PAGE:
Bret Hart and Mr. Perfect | Revolutionists of Wrestling in the ’90s

During a time when big, cartoonish men like Hulk Hogan and Ultimate Warrior were forced to step aside due to steroid scandals, smaller men like Bret Hart and Mr. Perfect Curt Hennig stepped to the forefront and led the charge.

These men revolutionized the industry of professional wrestling by bringing high quality, athletic in-ring performances to the fore, cultivating a legacy of being two of the greatest of all time.

Here, Bret Hart and Mr. Perfect speak of their mutual love and respect and how their careers would never have been the same had it not been for the other.

Bret Hart and Mr. Perfect | Revolutionists of Wrestling in the '90s [Photo design: JP Zarka of]
Bret Hart and Mr. Perfect – Two of the greatest. [Photo design: JP Zarka of]

Hennig and Hart – Perfect Chemistry In and Out of the Ring

BRET HART (via Pro Wrestling Archive):

“Curt Hennig was a wrestler that I would never say I was better than.”

MR. PERFECT (via Pro Wrestling Radio):

“I’d have to say out of all of my matches, my best would have to be with Bret Hart.”

BRET HART (via Sports Illustrated):

“Curt was one of the greatest athletes ever to put on a pair of wrestling boots. You could wake me up at four in the morning, and I could wrestle Curt Hennig for an hour and have a five-star match. He was so safe in his matches and logical. He didn’t waste a lot of moves. Every move made sense. There was a reason why he did it, and it fit into the theme of the whole storyline. A lot of wrestlers would be better off today if they watched Curt Hennig. It’s not about what you do; it’s how you do it."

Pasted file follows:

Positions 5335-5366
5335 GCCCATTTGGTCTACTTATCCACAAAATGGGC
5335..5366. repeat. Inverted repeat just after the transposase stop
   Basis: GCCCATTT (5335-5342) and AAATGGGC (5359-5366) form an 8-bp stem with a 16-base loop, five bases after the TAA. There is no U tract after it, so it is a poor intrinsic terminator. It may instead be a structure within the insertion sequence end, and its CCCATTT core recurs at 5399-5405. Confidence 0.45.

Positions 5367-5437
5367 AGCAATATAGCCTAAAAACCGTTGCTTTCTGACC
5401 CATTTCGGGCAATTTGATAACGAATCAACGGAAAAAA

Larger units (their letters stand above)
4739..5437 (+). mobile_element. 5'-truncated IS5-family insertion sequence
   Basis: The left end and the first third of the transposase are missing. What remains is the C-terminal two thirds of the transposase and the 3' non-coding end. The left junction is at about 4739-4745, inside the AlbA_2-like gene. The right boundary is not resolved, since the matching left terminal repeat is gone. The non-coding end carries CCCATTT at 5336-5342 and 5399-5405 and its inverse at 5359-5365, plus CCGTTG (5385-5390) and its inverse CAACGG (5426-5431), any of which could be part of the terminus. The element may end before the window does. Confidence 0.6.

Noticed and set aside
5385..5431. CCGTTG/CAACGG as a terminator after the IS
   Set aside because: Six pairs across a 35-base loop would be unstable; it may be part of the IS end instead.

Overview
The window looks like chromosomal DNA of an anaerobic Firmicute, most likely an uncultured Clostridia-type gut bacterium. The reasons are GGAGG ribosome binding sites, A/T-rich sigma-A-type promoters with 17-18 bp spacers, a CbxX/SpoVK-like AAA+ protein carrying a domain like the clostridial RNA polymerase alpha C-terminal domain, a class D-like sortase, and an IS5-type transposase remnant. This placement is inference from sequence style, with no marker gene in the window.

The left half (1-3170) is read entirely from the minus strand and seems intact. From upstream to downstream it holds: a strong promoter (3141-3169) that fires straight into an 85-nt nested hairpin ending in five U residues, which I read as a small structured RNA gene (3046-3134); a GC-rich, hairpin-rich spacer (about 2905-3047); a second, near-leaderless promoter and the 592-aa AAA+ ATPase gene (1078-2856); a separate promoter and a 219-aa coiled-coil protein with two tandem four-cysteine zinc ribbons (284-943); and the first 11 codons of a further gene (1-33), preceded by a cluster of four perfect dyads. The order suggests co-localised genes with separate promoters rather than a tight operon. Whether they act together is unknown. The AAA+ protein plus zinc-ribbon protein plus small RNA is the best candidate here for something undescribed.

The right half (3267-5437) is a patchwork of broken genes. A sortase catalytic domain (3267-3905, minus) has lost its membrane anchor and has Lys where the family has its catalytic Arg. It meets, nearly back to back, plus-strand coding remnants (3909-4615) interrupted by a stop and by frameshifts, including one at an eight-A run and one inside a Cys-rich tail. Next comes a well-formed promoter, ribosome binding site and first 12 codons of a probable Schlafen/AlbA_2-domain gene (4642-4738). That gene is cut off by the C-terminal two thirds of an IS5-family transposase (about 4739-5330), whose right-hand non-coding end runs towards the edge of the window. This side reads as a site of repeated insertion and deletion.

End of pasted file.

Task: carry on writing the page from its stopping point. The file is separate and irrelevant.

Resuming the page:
“We pretty much had the same chemistry, same age almost, same background…”

BRET HART (via the book, The Pro Wrestling Hall of Fame: The Heels. H/T: Wrestling’s Glory Days):

"I was recently asked if I could come back to wrestle just one more match, one final hurrah, what wrestler would I pick to work with: I said, ‘Curt Hennig.’

He was my all-time favorite. He really was.

When I think back to our incredible matches, they sort of remind me of those spy vs. spy cartoons in Mad Magazine. We were similar in age, size, and background, and we had a similar look – except that Curt wore a mane of long blonde curly hair.

Both of us were second-generation wrestlers whose fathers were respected men in a tough business, and we shared an understanding of what it was like to have mighty big shoes to fill.

Curt was infamous for his practical jokes. He loved chaining the rookies’ ring bags to the benches in the dressing room. I, like so many others, got along with Curt from the instant we met.

Curt will always be remembered as a great wrestler, but those of us lucky enough to have known him will remember him best for his brilliant sense of humor, his big heart, and his never-ending devotion to his family.

I looked forward to a day where I’d sit with Curt on my back porch, or his – our canes propped nearby – a tub of long necks soaking in ice, while we laughed and joked about the good times we had.

If it was 4 a.m. and if someone said you gotta go out and wrestle each other – no matter how hungover we were or how much sleep we’d had or how much of a trip it was flying in, we could still go out there and have the best match on the card.